Rare pennies: which ones are worth the most money?

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Breaking your piggy bank could well bring you money! You probably know it: rare coins are highly sought after by collectors, so some are ready to buy them back at high prices. Several elements are taken into account to determine the value of a coin: its condition, its face value, its country, its year, its manufacturing defect, its belonging to a collection… So empty your wallet, inspect the folds of the sofa and turn the pockets of your pants: a treasure may be hiding inside…

If you are more likely to collect a nice sum with old francs or with commemorative coins of 1 and 2 euros, you can also make yourself a nice margin with a few centimes. Even with those famous 1 euro cent coins you don’t know what to do with. In our slideshow below, discover the value of your coins according to their country. Germany, Greece, Spain or Malta: you may have brought back a lucrative souvenir from your last vacation! The prices given are based on figures from Info Collection, which specializes in this field.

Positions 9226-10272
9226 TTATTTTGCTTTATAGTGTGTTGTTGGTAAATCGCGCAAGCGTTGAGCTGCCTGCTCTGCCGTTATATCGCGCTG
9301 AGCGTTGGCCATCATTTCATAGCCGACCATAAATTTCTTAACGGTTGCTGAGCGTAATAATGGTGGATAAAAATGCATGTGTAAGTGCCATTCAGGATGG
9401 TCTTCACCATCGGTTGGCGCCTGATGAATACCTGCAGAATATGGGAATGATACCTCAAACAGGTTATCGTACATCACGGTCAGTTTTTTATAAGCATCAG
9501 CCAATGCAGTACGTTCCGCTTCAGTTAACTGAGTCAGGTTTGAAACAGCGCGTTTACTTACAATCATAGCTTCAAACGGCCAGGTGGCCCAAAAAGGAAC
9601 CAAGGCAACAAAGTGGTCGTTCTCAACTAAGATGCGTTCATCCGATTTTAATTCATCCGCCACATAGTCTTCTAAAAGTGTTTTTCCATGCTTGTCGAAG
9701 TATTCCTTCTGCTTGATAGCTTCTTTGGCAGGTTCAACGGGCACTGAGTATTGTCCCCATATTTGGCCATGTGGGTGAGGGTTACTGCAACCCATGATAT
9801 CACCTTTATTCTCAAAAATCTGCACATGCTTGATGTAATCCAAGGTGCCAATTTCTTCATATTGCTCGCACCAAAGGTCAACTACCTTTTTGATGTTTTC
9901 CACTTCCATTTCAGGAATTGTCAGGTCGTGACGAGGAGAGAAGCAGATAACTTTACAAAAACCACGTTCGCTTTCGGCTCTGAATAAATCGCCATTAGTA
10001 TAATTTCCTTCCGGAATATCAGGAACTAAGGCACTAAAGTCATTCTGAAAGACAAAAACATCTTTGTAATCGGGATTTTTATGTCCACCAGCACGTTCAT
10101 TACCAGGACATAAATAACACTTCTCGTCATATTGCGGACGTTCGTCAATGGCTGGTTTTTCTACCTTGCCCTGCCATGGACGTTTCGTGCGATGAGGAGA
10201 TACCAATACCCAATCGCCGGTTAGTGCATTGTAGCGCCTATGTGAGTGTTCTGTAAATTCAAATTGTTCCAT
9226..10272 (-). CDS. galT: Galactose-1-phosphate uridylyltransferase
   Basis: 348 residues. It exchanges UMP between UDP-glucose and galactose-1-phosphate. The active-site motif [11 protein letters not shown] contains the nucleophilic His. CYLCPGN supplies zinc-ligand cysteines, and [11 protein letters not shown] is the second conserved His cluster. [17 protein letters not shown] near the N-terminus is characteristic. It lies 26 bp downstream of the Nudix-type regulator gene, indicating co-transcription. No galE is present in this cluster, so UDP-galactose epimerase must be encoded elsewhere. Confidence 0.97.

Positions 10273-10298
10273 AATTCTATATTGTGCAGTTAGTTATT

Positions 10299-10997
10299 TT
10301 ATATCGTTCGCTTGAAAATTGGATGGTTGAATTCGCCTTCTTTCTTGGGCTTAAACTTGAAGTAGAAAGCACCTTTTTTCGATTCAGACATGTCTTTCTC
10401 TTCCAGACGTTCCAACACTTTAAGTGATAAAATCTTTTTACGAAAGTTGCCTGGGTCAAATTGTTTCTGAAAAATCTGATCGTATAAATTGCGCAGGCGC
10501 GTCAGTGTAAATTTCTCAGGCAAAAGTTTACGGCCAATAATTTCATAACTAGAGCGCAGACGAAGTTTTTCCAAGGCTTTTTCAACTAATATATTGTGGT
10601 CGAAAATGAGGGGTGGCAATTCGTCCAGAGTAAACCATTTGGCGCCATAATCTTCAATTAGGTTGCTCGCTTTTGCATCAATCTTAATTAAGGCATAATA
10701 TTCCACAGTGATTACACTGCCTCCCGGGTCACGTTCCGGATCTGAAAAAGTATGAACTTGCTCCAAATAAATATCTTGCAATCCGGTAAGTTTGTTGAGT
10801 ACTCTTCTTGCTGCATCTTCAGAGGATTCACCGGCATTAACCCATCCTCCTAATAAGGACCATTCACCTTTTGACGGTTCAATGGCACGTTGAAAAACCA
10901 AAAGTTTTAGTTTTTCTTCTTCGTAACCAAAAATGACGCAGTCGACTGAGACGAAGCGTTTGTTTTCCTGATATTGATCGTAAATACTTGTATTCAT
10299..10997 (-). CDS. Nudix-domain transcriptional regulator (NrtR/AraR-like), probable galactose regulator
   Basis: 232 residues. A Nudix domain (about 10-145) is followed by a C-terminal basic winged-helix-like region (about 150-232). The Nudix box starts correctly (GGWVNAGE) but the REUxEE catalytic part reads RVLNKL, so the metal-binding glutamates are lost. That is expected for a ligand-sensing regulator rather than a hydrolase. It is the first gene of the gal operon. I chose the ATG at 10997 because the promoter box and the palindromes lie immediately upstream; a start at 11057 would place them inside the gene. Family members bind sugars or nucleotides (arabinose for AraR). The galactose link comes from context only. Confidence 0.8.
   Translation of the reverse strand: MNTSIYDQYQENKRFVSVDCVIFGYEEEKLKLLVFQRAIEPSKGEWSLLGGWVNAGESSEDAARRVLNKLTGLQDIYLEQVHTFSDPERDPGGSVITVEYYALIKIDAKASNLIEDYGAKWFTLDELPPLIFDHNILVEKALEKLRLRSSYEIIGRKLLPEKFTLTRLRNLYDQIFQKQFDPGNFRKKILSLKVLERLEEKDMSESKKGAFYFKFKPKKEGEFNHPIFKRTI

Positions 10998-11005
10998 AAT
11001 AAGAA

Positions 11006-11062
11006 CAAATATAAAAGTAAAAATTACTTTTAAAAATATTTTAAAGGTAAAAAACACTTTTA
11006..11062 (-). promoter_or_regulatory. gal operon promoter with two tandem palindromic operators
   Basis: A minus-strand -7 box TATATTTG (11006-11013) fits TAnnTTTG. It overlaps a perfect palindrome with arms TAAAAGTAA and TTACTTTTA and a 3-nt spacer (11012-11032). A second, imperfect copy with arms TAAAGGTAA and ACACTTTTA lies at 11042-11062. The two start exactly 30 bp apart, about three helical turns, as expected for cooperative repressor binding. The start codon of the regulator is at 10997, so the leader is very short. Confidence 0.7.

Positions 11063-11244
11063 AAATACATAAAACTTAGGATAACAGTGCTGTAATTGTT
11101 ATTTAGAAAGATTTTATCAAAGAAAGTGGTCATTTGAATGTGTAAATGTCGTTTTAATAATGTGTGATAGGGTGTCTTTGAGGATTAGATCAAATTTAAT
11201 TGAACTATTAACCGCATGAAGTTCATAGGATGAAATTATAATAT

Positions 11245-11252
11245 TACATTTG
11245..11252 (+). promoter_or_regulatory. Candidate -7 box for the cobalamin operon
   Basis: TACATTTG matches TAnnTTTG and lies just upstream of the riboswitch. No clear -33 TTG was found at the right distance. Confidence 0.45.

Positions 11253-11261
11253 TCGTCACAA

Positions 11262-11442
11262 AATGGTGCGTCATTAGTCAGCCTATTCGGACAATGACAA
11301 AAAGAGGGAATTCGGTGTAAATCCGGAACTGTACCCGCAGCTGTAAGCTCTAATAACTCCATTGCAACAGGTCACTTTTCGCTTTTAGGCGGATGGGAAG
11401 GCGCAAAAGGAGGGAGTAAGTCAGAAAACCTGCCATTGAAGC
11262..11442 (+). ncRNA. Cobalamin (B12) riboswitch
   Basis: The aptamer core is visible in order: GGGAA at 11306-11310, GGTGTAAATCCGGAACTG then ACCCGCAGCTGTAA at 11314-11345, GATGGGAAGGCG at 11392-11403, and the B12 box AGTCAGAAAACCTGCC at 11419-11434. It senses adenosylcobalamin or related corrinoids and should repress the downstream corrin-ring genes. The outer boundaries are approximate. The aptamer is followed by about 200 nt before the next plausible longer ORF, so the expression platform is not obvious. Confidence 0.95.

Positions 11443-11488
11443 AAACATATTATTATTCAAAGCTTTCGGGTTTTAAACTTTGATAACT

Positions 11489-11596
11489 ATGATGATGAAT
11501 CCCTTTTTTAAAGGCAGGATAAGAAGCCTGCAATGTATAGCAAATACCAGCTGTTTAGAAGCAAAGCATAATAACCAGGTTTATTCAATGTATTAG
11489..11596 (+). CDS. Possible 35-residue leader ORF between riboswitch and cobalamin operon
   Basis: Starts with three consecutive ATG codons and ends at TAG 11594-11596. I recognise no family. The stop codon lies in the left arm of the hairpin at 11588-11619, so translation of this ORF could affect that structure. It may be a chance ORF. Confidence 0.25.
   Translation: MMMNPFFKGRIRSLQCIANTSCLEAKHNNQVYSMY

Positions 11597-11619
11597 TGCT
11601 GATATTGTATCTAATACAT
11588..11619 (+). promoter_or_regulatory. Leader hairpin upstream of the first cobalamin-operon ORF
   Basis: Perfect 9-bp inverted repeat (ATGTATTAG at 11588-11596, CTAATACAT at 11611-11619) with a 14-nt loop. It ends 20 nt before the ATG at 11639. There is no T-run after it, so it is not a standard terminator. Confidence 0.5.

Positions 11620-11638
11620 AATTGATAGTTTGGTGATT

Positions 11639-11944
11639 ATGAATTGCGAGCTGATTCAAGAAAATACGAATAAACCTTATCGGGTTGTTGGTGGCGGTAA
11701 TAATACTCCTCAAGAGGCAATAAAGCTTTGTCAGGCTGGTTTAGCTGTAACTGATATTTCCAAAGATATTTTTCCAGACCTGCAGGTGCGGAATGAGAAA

Have you scrutinized all your pennies but none stand out? Don’t worry: you can still find a use for your red coins. You can, for example, offer merchants to exchange them for you: some are desperate for small change. You can also get rid of them in the automatic checkouts of supermarkets.

While you’re there, look for Eurocycleur terminals: present in some supermarkets, they offer you to collect your small parts in exchange for credit on your loyalty card, shopping vouchers or even a donation to an association. On the same principle, the Centimeo terminals will exchange your cents for chewing gum, a square of chocolate or an organic cookie.

As a reminder, some red coins could be doomed to disappear. Already in 2018, the members of the 2022 public action committee proposed to extend the abolition of 1 and 2 cent coins to the entire euro zone in a report published on Friday July 20. This measure has already been implemented in “Ireland, Finland and Belgium for example”. According to the authors of the report, this is a first step towards the “zero cash” policy in order to better fight against fraud. A request that is all the more logical for them since “the proportion of transactions made in cash is lower in France than in other European countries”. Often considered useless and lying in the bottom of pockets, they are for many considered undesirable. During a citizen consultation launched in May 2021 by the European Commission, 72% of Europeans considered them cumbersome and unnecessary. In practice, more than 17,000 people responded, including 79% Germans and 6.8% French. In case of disappearance, the value of its small parts could still increase on the side of the collectors.